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8 Best and Worst Exercises for your Heart

BEST 

Interval training: This is unrivaled for preventing heart disease and diabetes, losing weight, and efficiently improving fitness. The strategy: Combine short bursts of high-intensity exercise with slightly longer periods of active recovery. So if you're a walker, you might alternate 3 minutes at normal speed with 1 minute at a brisk pace. Continuously raising and lowering your heart rate improves vascular function, burns calories, and makes the body more efficient at clearing fat and sugar from the blood.

Interval training: This is unrivaled for preventing heart disease and diabetes, losing weight, and efficiently improving fitness. The strategy: Combine short bursts of high-intensity exercise with slightly longer periods of active recovery. So if you're a walker, you might alternate 3 minutes at normal speed with 1 minute at a brisk pace. Continuously raising and lowering your heart rate improves vascular function, burns calories, and makes the body more efficient at clearing fat and sugar from the blood.

Core workouts: The reason I like Pilates, which strengthens my core muscles and improves flexibility and balance, is that it doesn't just help me play golf and tennis better, it helps me live better. In order to exercise vigorously—as well as carry groceries upstairs and weed the garden—you need a solid foundation.

Yoga: The calm it provides lowers blood pressure, making blood vessels more elastic and promoting heart health. It also strengthens your core.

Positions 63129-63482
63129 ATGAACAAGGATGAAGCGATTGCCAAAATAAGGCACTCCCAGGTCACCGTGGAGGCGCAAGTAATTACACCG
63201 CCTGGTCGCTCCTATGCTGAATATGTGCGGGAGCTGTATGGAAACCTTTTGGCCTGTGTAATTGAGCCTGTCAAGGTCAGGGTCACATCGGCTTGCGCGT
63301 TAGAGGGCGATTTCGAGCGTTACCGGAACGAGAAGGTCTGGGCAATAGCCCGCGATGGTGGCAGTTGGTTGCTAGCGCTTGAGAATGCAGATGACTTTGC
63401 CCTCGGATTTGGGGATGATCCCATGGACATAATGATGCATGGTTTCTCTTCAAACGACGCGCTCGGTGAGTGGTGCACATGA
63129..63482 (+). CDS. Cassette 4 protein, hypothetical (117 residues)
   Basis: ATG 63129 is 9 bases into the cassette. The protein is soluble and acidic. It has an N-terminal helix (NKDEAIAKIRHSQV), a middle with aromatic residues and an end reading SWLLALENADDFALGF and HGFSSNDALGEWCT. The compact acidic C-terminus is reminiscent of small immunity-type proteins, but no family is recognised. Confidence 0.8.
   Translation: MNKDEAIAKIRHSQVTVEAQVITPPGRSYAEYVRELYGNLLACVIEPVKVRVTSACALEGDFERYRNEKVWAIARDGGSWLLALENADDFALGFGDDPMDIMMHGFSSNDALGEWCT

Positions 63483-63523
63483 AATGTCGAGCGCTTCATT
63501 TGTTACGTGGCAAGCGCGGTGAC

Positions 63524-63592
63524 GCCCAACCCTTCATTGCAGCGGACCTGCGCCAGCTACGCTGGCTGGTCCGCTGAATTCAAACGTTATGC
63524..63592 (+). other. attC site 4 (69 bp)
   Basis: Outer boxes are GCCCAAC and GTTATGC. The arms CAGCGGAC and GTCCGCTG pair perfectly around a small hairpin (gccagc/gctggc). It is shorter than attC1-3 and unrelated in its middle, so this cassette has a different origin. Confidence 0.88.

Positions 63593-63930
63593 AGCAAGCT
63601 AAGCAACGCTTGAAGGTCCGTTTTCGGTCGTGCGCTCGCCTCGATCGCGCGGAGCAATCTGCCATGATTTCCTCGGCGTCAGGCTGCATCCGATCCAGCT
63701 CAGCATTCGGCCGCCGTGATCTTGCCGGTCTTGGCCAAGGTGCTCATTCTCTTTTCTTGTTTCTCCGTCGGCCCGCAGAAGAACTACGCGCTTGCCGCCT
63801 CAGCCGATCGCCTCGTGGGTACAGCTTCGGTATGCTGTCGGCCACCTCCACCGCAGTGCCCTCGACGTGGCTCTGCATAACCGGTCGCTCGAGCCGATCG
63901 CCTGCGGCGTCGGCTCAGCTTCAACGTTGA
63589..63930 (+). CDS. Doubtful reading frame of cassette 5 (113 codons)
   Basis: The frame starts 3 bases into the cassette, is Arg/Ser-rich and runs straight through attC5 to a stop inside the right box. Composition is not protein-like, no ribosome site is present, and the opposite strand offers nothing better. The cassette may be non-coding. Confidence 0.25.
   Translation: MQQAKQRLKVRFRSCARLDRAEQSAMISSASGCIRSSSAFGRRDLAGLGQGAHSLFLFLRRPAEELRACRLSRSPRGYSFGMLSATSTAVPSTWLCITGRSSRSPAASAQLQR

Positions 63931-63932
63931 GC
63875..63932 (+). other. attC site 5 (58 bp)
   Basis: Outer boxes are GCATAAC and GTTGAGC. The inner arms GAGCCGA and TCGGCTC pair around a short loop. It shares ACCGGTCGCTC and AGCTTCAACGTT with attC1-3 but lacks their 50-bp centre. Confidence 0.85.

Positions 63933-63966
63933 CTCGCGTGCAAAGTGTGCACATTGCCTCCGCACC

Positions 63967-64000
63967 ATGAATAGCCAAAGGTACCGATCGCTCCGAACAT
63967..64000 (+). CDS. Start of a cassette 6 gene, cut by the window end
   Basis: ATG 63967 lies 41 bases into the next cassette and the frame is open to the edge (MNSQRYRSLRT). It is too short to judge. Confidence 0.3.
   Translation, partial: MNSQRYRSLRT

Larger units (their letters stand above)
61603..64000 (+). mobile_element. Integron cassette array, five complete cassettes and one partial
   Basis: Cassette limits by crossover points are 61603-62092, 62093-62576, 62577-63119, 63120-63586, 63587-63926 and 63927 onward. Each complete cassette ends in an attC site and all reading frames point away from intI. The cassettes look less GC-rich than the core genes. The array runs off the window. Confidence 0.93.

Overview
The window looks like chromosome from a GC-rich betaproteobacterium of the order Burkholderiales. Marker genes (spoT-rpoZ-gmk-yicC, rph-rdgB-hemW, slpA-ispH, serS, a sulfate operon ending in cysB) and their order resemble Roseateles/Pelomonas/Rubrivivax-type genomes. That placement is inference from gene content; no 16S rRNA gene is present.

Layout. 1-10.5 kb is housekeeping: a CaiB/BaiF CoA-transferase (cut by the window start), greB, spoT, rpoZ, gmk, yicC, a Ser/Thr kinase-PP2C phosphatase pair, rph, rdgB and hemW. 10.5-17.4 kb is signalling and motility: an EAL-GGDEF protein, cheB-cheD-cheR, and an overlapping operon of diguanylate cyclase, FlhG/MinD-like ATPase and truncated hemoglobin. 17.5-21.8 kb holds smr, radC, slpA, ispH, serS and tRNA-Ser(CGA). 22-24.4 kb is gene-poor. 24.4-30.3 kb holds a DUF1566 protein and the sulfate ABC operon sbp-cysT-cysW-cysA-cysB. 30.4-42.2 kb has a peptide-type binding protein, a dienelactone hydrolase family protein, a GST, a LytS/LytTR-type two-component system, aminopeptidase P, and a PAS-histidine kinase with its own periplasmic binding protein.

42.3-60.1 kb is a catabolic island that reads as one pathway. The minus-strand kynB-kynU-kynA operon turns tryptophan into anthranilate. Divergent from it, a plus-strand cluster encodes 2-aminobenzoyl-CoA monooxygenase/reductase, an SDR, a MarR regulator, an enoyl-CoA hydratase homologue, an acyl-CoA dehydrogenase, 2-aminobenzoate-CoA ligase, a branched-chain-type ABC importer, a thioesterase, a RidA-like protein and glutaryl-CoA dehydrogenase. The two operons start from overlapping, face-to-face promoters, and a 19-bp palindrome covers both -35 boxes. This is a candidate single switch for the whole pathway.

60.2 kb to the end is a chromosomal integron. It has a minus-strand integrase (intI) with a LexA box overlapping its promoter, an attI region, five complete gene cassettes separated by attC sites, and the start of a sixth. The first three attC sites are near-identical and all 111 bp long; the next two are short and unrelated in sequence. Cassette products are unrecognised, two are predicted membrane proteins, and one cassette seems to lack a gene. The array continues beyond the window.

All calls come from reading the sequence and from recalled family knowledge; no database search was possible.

Being active all day: People who are active in little ways the entire day (cleaning, gardening, running errands) burn more calories and are generally healthier than those who exercise for 30 to 60 minutes and then sit at a computer. Wear a pedometer to measure how active you are outside of your exercise time.

Worst

Running long-distance on pavement: I did a lot of this until various aches and pains, plus all the injured joggers I saw in my practice, made me realize that humans aren't designed for long-term pounding. Although running this way strengthens the heart, it wears out the body.

Any type of vigorous exercise you haven't trained for: This can range from shoveling snow to biking 20 miles on the first spring day. The excessive adrenaline that's released can prompt a heart attack in those at risk. For the same reason, never exercise hard without warming up.

Finally, don't let science (or even me) dictate your exercise. Research may show swimming is tops, but if (like me) you don't enjoy it, then don't torture yourself. Find something fun that you'll do consistently. Your mood will get a boost as well.

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